GREEN CINE Already a member? login
 Your cart
Help
Advanced Search
- Genres
+ Action
+ Adult
+ Adventure
+ Animation
+ Anime
+ Classics
+ Comedies
+ Comic Books
+ Crime
  Criterion Collection
+ Cult
+ Documentary
+ Drama
+ Erotica
+ Espionage
  Experimental/Avant-Garde
+ Fantasy
+ Film Noir
+ Foreign
+ Gay & Lesbian
  HD (High Def)
+ Horror
+ Independent
+ Kids
+ Martial Arts
+ Music
+ Musicals
  Pre-Code
+ Quest
+ Science Fiction
  Serials
+ Silent
+ Sports
+ Suspense/Thriller
  Sword & Sandal
+ Television
+ War
+ Westerns


The Last Laugh (1924)

Cast: Emil Jannings, Emil Jannings, Kurt Hiller, more...
Director: F.W. Murnau, F.W. Murnau
    see all cast/crew...
Rating: Not Rated
Studio: Kino
Genre: Classics, Drama, Classic Drama, Silent, Silent Dramas, Classic Drama, Silent Drama
Running Time: 91 min.
    see additional details...

Synopsis
F.W. Murnau's German silent classic The Last Laugh (Der Letze Mann) stars Emil Jannings as the doorman of a posh Berlin hotel. Fiercely proud of his job, Jannings comports himself like a general in his resplendent costume, and is treated like royalty by his friends and neighbors. The hotel's insensitive new manager, noting that Jannings seems winded after carrying several heavy pieces of luggage for a patron, decides that the old man is no longer up to his job. The manager demotes Jannings to men's washroom attendant, and the effect is disastrous on the man's prestige and self-esteem. Logically, the film should end on a note of tragedy, but Murnau (either because he was ordered to by the producers or because he just felt like it) adds a near-surrealistic coda, wherein Jannings, having suddenly inherited a fortune, returns to the hotel in triumph. The Last Laugh was a bold experiment for its time: a film told entirely visually, with no subtitles save for the semi-satirical explanation of the climax. In a sense, Karl Freund's camera is as much a "character" as anyone else, commenting upon Jannings' rise and fall via then-revolutionary camera angles, jarring movements and grotesque lens distortions. Many historians credit The Last Laugh as the vanguard of the "German invasion" of Hollywood during the mid- to late-1920s. ~ Hal Erickson, All Movie Guide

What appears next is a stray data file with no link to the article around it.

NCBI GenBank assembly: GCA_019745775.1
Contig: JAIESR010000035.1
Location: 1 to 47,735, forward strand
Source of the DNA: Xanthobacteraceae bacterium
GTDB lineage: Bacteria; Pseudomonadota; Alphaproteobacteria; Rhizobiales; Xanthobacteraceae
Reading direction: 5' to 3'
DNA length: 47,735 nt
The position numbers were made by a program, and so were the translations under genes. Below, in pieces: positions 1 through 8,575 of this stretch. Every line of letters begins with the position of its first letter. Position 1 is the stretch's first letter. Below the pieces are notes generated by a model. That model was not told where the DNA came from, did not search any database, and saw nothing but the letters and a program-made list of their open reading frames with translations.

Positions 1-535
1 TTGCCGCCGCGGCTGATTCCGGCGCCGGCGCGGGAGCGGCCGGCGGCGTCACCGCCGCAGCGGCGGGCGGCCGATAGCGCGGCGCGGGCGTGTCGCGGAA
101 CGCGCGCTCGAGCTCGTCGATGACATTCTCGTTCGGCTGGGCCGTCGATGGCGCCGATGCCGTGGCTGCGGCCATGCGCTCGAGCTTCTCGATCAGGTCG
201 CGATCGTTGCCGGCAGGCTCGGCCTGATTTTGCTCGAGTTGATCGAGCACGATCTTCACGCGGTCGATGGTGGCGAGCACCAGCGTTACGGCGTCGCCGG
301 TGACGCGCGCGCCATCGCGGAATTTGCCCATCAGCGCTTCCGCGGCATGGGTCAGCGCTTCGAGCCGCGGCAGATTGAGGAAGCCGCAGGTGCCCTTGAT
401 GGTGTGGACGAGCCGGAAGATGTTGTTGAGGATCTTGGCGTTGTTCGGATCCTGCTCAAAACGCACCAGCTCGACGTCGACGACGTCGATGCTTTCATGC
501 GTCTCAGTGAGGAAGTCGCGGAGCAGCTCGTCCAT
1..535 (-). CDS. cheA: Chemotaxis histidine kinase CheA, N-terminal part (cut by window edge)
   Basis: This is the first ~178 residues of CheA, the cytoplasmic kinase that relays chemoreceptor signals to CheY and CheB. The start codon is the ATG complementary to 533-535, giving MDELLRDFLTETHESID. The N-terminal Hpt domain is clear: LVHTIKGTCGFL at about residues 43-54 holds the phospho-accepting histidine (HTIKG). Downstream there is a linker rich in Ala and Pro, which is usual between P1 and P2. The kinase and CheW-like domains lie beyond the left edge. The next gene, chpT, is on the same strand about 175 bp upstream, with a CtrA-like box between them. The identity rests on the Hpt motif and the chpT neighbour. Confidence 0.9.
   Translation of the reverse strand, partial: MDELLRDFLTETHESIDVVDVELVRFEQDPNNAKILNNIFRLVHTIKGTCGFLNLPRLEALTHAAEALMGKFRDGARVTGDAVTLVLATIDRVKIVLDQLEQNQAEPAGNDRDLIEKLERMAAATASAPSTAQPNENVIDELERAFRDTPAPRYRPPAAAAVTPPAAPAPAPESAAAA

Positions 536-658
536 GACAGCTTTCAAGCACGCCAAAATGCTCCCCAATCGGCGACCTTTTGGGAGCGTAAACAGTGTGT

GreenCine Special - Limited Quantity On Hand

You might also enjoy:
Faust
Murnau and Jannings re-teamed for this baroque silent masterpiece

Nosferatu
Classic of German expressionist cinema is still possibly the best vampire movie ever




GreenCine Member Rating
12345678910

(Average 7.55)
95 Votes
add to list New List


Silent Film 101
12345678910
Essential films from the silent era
SilentRobert
Time Capsule
12345678910
As 2004 comes to an end, it's time to look back at some of the movie gems from the 20th century.
AKrizman

see all lists

about greencine · donations · refer a friend · support · help · genres
contact us · press room · privacy policy · terms · sitemap · affiliates · advertise

Copyright © 2005 GreenCine LLC. All rights reserved.
© 2006 All Media Guide, LLC. Portions of content provided by All Movie Guide®, a trademark of All Media Guide, LLC.